AI deepfakes could sway voters and disrupt elections

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Though it may sound like him, this phone message sent to voters in January did not come from Joe Biden.

This Tuesday's vote will only enable Republicans to achieve their goal of re-electing Donald Trump.

Rather, it is a fake, AI-generated email urging recipients not to vote in New Hampshire's Democratic presidential primary.

It is important to save your vote for the November election.

And the foul-mouthed rant by UK Labour leader Sir Keir Starmer, who scolded party members last year, is also an audio deepfake.

I literally said, [bleep]a complete idiot.

By the end of the year, roughly two billion people will head to the polls, including in the United States, the European Union, India and the United Kingdom. Their decisions will have far-reaching effects at both the national and geopolitical levels, as elected governments implement policies that affect issues ranging from taxation and spending to trade and international relations.

But today, thanks to powerful tools like ChatGPT, it's cheaper and easier than ever to manipulate the media, and even elections. While it may be relatively easy to spot that these images of Donald Trump are fake, it's becoming increasingly difficult to spot manipulated media.

Fake audio in particular could be a powerful weapon for those trying to disrupt the election: New audio technology allows AI to replicate audio from just three seconds of recording.

In February, 20 technology companies, including Amazon, Google, Meta, Microsoft, TikTok, and OpenAI, announced they would join forces to combat the creation and spread of AI-generated content aimed at misleading voters. The effort could include adding audio and video watermarks to content to make clear its origins and whether it has been altered.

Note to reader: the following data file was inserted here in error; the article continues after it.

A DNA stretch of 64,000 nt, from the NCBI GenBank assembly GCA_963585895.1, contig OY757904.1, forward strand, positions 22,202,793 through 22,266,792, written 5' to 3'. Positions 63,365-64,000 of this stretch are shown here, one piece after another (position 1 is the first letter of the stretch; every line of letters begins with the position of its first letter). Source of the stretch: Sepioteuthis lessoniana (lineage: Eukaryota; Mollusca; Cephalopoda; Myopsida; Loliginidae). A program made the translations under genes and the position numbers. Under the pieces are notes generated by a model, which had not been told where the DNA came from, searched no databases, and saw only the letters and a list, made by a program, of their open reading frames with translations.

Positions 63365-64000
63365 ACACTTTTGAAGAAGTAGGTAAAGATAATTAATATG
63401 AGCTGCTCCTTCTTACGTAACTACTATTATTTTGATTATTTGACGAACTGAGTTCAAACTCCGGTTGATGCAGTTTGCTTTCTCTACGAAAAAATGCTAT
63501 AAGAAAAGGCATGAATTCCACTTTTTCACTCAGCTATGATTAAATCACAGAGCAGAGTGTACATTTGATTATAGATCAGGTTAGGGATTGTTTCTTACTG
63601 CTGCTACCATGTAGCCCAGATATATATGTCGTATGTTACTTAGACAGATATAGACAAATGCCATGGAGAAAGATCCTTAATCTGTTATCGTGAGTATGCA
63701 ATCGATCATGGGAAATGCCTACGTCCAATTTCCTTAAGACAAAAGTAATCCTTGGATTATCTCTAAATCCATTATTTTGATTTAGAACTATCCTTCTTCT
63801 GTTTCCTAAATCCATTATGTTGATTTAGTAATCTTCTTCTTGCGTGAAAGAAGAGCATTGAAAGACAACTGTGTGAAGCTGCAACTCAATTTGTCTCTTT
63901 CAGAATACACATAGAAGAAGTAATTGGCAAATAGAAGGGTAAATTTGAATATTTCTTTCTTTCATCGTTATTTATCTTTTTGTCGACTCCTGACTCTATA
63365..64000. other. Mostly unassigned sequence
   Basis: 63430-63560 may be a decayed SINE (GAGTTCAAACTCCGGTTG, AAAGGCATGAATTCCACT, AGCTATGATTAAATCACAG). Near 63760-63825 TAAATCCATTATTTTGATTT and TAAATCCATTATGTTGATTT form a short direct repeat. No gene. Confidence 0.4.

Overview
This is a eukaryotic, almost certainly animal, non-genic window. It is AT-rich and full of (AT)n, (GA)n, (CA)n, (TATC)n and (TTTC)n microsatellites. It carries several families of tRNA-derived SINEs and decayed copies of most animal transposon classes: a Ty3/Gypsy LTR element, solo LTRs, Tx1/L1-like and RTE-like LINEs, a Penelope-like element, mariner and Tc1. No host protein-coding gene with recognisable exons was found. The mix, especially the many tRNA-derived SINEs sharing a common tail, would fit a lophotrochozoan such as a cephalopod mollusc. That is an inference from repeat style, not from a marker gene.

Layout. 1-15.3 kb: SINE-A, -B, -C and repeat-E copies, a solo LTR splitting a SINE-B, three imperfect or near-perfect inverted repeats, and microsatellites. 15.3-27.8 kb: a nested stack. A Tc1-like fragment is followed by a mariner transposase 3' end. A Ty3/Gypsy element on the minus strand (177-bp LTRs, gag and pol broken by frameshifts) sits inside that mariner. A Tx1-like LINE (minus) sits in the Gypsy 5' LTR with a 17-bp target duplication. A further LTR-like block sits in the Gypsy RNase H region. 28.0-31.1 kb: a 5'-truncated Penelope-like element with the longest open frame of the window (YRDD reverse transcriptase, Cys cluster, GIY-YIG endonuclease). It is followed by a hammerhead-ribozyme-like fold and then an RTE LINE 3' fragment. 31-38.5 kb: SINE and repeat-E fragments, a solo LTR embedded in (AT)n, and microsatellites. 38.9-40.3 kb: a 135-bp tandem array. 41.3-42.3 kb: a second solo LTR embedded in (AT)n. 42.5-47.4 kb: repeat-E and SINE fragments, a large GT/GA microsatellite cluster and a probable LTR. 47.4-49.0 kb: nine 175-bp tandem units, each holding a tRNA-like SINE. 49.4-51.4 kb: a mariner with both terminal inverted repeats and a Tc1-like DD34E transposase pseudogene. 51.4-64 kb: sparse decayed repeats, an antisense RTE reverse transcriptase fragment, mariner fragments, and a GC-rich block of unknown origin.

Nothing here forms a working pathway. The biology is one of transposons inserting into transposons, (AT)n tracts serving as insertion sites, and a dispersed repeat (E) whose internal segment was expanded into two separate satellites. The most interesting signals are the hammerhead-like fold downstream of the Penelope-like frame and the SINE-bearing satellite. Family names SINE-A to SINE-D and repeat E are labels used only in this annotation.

According to a study by the World Economic Forum, AI-generated misinformation is seen as one of the biggest global risks for 2024, after extreme weather.

Lawmakers around the world are fighting back: In February, Brazilian authorities banned the use of deepfake technology for electoral purposes, and in March the EU introduced provisional legislation to regulate AI models and systems to comply with certain transparency obligations and EU copyright law.

By the end of May, 44 states in the United States had introduced or passed bills to regulate deep fakes in elections. So far, there have been no major issues with deep fakes in this year's elections. However, as the amount of fake media generated by AI increases, it will become increasingly difficult for voters to believe what they are hearing and seeing.

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